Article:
As they risk everything for freedom, I can’t help but feel the urgency of joining in sisterhood with the women of Iran, because we are undoubtedly stronger in accomplishing our goals when we’re united on a global level.
In short, our battles cannot be won without attention to theirs.
Iranian women have caused a paradigm shift by boldly defying a system of patriarchal misogyny that has subjugated them for four decades. And they’ve gained allies across different sectors of Iranian society while doing it. Surely, we have a lot to learn from them.
Mahsa Amini’s murder has forced us to reckon with our complacency in protecting the rights of women globally.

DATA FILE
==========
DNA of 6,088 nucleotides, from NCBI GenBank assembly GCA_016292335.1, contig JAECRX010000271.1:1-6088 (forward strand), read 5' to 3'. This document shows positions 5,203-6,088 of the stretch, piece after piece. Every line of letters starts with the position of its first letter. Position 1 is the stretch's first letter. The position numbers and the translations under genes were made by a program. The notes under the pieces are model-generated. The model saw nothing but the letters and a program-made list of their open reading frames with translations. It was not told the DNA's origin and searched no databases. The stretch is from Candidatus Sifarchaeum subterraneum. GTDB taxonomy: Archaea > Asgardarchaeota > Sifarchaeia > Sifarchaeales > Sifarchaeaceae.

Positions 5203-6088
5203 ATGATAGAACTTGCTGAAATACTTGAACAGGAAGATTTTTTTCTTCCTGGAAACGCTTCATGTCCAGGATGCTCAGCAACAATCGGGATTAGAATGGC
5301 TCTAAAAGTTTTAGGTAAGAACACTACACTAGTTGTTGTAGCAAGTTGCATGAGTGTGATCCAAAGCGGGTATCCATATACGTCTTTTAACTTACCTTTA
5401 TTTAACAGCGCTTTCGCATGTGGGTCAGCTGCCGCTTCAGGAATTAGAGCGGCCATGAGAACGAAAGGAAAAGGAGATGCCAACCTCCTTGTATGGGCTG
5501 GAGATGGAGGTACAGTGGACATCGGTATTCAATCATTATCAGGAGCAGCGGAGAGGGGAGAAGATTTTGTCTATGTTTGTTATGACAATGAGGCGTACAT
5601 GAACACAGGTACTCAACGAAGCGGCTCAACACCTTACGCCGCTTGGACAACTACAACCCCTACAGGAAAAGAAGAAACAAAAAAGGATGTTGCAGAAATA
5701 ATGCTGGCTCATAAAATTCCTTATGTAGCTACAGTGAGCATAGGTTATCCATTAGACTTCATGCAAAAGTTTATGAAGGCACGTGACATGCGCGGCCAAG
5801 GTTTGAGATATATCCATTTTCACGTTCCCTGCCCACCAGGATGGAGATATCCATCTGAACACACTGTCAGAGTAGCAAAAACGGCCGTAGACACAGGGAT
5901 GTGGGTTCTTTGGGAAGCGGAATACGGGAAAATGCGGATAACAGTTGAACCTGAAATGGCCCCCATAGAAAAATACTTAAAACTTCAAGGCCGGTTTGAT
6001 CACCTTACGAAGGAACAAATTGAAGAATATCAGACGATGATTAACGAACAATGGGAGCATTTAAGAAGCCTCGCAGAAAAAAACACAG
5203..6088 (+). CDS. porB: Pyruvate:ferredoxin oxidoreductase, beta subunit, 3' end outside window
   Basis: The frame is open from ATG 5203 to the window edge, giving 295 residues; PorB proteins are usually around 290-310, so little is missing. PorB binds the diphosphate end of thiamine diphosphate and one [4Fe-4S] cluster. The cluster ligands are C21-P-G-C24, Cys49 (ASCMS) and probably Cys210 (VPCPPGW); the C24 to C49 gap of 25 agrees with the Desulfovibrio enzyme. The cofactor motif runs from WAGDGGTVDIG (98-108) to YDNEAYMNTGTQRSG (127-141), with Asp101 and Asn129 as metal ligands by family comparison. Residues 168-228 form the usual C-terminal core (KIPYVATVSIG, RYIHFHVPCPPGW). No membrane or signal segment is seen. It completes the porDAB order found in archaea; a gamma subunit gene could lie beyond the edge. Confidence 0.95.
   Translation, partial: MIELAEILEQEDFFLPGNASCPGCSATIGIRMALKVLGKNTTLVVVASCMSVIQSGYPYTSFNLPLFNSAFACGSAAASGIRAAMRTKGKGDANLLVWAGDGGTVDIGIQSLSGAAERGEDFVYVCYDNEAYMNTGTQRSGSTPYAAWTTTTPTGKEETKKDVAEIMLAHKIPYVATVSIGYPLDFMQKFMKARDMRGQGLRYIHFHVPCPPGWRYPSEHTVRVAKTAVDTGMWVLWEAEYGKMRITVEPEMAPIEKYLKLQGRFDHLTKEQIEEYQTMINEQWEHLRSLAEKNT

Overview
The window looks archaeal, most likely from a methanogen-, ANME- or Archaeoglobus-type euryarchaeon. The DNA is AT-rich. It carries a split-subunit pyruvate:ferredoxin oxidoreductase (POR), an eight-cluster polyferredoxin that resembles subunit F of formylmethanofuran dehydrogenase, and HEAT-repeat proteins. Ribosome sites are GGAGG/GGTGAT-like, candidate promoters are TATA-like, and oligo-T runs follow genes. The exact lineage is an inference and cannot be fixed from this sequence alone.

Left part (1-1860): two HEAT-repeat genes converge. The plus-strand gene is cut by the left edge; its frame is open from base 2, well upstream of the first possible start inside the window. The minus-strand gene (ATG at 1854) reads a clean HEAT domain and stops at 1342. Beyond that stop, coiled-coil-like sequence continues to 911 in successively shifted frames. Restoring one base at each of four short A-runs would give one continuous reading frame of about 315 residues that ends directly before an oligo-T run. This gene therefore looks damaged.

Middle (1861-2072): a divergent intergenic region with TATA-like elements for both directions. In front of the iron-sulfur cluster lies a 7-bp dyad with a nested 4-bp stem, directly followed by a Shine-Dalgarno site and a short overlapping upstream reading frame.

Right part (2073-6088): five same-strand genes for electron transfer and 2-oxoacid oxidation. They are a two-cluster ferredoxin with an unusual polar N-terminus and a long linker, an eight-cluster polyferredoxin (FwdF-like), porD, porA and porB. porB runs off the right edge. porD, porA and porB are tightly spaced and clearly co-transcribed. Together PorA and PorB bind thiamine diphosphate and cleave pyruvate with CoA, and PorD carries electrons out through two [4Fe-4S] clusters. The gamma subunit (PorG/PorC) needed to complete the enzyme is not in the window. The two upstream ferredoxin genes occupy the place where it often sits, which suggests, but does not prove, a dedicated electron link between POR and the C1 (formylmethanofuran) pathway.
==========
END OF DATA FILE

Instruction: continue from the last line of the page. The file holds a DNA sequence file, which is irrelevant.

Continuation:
Perhaps it’s the understanding of the fragility of our freedoms that has galvanized the world around Mahsa and the plight of women in Iran. Not since the anti-apartheid movement of South Africa have we seen this level of global attention to the fight to end any kind of segregation anywhere.
But how do we — the creative community — turn our outrage into meaningful action and prevent the Iranian authorities from crushing yet another uprising? One way is to use our profile and platforms to spotlight the injustice.
There is a lesson to be learned from Alfre Woodard, Danny Glover, Blair Underwood and several other longtime anti-apartheid activists in the creative community, who in 1989 founded Artists for a Free South Africa and were pivotal in helping turn the tide. They successfully used their platforms to amplify and elevate the movement. And that’s exactly what we need for Iran right now.